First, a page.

A poem of 1930 by the great C. P. Cavafy; it is translated from the Greek by Daniel Mendelsohn, who explores Cavafy’s sense of beauty in his introduction to Collected Poems. He writes, “The rich, perfervid, sensuous present of most lives is lost forever to recollection: only the living memory of that past, memory that is itself alchemized into something permanent, and permanently beautiful, by poetry, ‘preserves’ them forever.” Here, the mirror plays the role of recaller and preserver, with Cavafy’s sly assistance.
The Mirror in the Entrance
In the entrance hallway of that sumptuous home
there was an enormous mirror, very old;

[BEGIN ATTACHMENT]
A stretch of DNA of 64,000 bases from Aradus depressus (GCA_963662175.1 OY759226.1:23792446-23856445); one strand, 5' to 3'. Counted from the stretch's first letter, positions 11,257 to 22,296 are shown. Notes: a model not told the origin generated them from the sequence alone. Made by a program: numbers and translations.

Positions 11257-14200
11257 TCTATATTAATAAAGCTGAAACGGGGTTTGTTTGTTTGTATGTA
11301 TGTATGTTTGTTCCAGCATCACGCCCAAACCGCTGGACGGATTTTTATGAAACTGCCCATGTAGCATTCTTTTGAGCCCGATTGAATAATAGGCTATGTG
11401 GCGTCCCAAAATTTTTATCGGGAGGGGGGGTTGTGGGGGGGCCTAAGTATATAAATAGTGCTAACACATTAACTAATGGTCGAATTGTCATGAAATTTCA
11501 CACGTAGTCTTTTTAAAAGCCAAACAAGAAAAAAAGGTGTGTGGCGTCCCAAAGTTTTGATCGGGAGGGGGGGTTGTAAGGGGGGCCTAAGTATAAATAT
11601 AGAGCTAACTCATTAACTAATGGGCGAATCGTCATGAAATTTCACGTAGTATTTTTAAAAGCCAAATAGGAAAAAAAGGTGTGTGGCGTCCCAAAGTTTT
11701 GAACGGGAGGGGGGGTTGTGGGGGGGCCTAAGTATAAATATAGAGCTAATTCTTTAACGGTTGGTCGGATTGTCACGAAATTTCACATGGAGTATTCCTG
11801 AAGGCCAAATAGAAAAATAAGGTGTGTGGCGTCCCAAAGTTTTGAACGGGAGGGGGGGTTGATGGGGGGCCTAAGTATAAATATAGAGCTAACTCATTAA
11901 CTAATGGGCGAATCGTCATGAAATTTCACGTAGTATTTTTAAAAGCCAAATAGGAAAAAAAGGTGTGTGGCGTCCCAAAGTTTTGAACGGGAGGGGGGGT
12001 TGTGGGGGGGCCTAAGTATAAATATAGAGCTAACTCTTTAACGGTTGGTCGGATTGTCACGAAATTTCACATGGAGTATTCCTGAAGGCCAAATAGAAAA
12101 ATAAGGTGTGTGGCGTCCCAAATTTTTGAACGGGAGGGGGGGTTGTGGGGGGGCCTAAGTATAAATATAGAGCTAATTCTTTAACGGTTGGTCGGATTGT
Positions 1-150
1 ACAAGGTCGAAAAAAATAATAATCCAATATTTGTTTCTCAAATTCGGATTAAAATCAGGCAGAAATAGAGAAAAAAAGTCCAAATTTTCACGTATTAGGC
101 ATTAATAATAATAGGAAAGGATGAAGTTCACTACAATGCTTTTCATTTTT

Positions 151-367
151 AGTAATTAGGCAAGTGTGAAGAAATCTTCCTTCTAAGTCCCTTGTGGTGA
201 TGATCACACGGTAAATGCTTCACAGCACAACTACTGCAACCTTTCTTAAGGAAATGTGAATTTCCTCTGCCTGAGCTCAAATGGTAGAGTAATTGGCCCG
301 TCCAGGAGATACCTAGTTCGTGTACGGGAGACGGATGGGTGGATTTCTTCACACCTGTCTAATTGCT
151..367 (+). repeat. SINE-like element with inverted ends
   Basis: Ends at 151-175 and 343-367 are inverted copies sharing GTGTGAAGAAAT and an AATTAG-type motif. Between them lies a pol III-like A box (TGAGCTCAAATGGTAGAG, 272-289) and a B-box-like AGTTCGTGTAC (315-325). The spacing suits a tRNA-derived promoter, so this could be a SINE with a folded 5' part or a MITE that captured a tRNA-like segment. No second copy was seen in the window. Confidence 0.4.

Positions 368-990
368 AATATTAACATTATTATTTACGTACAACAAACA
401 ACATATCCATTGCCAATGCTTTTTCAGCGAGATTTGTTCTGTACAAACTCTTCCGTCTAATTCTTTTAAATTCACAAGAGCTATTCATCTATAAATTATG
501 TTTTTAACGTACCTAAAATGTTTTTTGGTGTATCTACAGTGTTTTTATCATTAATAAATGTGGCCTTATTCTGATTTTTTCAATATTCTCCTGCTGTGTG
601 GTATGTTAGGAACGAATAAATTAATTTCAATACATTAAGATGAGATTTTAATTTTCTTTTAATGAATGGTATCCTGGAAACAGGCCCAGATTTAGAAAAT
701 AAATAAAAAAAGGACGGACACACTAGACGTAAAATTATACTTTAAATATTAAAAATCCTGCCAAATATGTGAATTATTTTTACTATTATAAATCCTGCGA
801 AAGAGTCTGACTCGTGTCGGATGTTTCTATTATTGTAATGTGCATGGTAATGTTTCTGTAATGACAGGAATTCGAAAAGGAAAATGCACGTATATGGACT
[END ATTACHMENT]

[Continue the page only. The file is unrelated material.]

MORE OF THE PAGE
acquired at least eighty years ago.
A strikingly beautiful boy, a tailor’s assistant,
(on Sunday afternoons, an amateur athlete),
was standing with a package. He handed it
to one of the household, who then went back inside
to fetch a receipt. The tailor’s assistant
remained alone, and waited.
He drew near the mirror, and stood gazing at himself,
and straightening his tie. Five minutes later
they brought him the receipt. He took it and left.
But the ancient mirror, which had seen and seen again,
throughout its lifetime of so many years,
thousands of objects and faces—
but the ancient mirror now became elated,
inflated with pride, because it had received upon itself
perfect beauty, for a few minutes.
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